Rosiglitazone was first marketed in 1999. In that first year, Dr John Buse from the University of North Carolina discussed an increased risk of heart problems at a pair of academic meetings. The drug’s manufacturer, GSK, made direct contact in an attempt to silence him, then moved on to his head of department. Buse felt pressured to sign various legal documents. To cut a long story short, after wading through documents for several months, in 2007 the US Senate committee on finance released a report describing the treatment of Buse as “intimidation”.

But we are more concerned with the safety and efficacy data. In 2003 the Uppsala drug monitoring group of the World Health Organisation contacted GSK about an unusually large number of spontaneous reports associating rosiglitazone with heart problems. GSK conducted two internal meta-analyses of its own data on this, in 2005 and 2006. These showed that the risk was real, but although both GSK and the FDA had these results, neither made any public statement about them, and they were not published until 2008.

During this delay, vast numbers of patients were exposed to the drug, but doctors and patients learned about this serious problem only in 2007, when cardiologist Professor Steve Nissen and colleagues published a landmark meta-analysis. This showed a 43% increase in the risk of heart problems in patients on rosiglitazone. Since people with diabetes are already at increased risk of heart problems, and the whole point of treating diabetes is to reduce this risk, that finding was big potatoes. Nissen’s findings were confirmed in later work, and in 2010 the drug was either taken off the market or restricted, all around the world.

Now, my argument is not that this drug should have been banned sooner because, as perverse as it sounds, doctors do often need inferior drugs for use as a last resort. For example, a patient may develop idiosyncratic side-effects on the most effective pills and be unable to take them any longer. Once this has happened, it may be worth trying a less effective drug if it is at least better than nothing.

The concern is that these discussions happened with the data locked behind closed doors, visible only to regulators. In fact, Nissen’s analysis could only be done at all because of a very unusual court judgment. In 2004, when GSK was caught out withholding data showing evidence of serious side-effects from paroxetine in children, their bad behaviour resulted in a US court case over allegations of fraud, the settlement of which, alongside a significant payout, required GSK to commit to posting clinical trial results on a public website.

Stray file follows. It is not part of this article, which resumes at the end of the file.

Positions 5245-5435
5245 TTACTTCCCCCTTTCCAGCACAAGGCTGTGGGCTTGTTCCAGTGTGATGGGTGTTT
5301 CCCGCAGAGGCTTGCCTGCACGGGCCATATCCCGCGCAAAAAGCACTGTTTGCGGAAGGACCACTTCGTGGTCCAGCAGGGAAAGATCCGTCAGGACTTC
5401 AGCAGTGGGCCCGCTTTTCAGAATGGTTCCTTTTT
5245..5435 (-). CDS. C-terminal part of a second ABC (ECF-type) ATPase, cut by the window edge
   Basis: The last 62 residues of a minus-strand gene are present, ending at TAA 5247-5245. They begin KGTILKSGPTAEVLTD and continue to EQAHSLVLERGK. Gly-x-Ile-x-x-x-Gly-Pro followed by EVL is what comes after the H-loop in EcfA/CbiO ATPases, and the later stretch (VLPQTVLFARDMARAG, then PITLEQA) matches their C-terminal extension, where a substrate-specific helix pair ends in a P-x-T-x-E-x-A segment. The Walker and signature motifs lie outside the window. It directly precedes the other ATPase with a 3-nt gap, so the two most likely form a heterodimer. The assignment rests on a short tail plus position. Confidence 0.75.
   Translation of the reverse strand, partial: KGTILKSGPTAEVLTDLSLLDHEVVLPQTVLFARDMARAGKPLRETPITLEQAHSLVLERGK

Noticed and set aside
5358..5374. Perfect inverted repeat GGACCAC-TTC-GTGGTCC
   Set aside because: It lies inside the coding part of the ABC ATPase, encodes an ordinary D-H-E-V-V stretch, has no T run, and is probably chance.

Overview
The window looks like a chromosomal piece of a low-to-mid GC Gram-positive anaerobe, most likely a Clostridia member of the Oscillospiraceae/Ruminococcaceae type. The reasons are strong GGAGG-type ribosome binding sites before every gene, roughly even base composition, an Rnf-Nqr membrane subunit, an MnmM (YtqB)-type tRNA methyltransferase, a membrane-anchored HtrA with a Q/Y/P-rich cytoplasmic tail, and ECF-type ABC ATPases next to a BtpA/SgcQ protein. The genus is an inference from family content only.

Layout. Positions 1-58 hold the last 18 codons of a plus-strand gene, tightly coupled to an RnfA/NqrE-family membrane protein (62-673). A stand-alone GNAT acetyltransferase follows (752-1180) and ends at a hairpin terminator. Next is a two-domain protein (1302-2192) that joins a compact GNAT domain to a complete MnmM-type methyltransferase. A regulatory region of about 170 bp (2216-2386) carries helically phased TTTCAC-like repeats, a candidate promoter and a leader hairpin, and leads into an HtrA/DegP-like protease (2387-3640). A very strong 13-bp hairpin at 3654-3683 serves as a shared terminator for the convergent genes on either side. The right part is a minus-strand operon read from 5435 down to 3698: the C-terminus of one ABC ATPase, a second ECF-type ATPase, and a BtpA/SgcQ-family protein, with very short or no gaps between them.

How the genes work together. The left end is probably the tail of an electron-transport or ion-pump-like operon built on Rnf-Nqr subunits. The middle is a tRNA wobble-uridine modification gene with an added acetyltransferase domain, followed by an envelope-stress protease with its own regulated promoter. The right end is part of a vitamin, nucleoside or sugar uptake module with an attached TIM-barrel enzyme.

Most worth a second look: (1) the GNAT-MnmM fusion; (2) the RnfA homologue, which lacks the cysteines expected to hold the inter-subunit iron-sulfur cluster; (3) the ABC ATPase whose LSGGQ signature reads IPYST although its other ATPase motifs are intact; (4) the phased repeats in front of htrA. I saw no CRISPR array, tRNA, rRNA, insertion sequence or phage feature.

Nissen used the rosiglitazone data, when it became available, and found worrying signs of harm, which they then published to doctors – something the regulators had never done, despite having the information years earlier. If this information had all been freely available from the start, regulators might have felt a little more anxious about their decisions but, crucially, doctors and patients could have disagreed with them and made informed choices. This is why we need wider access to all trial reports, for all medicines.

Missing data poisons the well for everybody. If proper trials are never done, if trials with negative results are withheld, then we simply cannot know the true effects of the treatments we use. Evidence in medicine is not an abstract academic preoccupation. When we are fed bad data, we make the wrong decisions, inflicting unnecessary pain and suffering, and death, on people just like us.

Dr David Healy’s Blog : Restoring Study 329: Letter to BMJ


http://davidhealy.org/restoring-study-329-letter-to-bmj/

Restoring Study 329: Letter to BMJ

May, 2, 2016 | Reply

Seroxat/Paxil Study 329 : Republic to Empire


Science-with-a-conscience-111

“….I asked Rob whether his company would have launched an internal damage limitation exercise like GSK/SKB did around the Panorama programs about paroxetine: Of course he said – and that it would have probably been successful. Employees would have been reassured that the company – their company- would never have deliberately harmed children. Success of the exercise would have been sustained partly through loyalty to the company but mainly because no one could afford to think too closely about whether it was true. Ask too many questions and you would be out on your ear with no chance of getting a reference for a future job…”

Sally McGregor 2016- Dr David Healy’s Blog.

This is an interesting blog post by Sally McGregor, on Prof Healy’s blog.

Basically it seems that Sally is aiming to give readers a view from the other side of the pharma fence (so to speak). Regular readers will know very well what side of the fence, I’m on.

In her post, Sally explains the state (and mind set) of the industry at the time- and she puts into context -how bad stuff like Seroxat study 329, or the Zyprexa scandal, happens..

And effectively how unethical decisions from the top, trickle down, leading to harm to consumers…

I’m not quite sure I completely go along with the view from this perspective (for reasons which I will explain later) however it’s an interesting and insightful read nonetheless and well worth reading…

 


 

http://davidhealy.org/study-329-republic-to-empire/

Study 329: Republic to Empire

March, 16, 2016 | 1 Comment

Seroxat Study 329: How open data can improve medicine


How open data can improve medicine

A study arguing an antidepressant isn’t safe for teens has researchers calling for open data

Christopher Labos

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Depression. (Sandy Honig/Getty Images)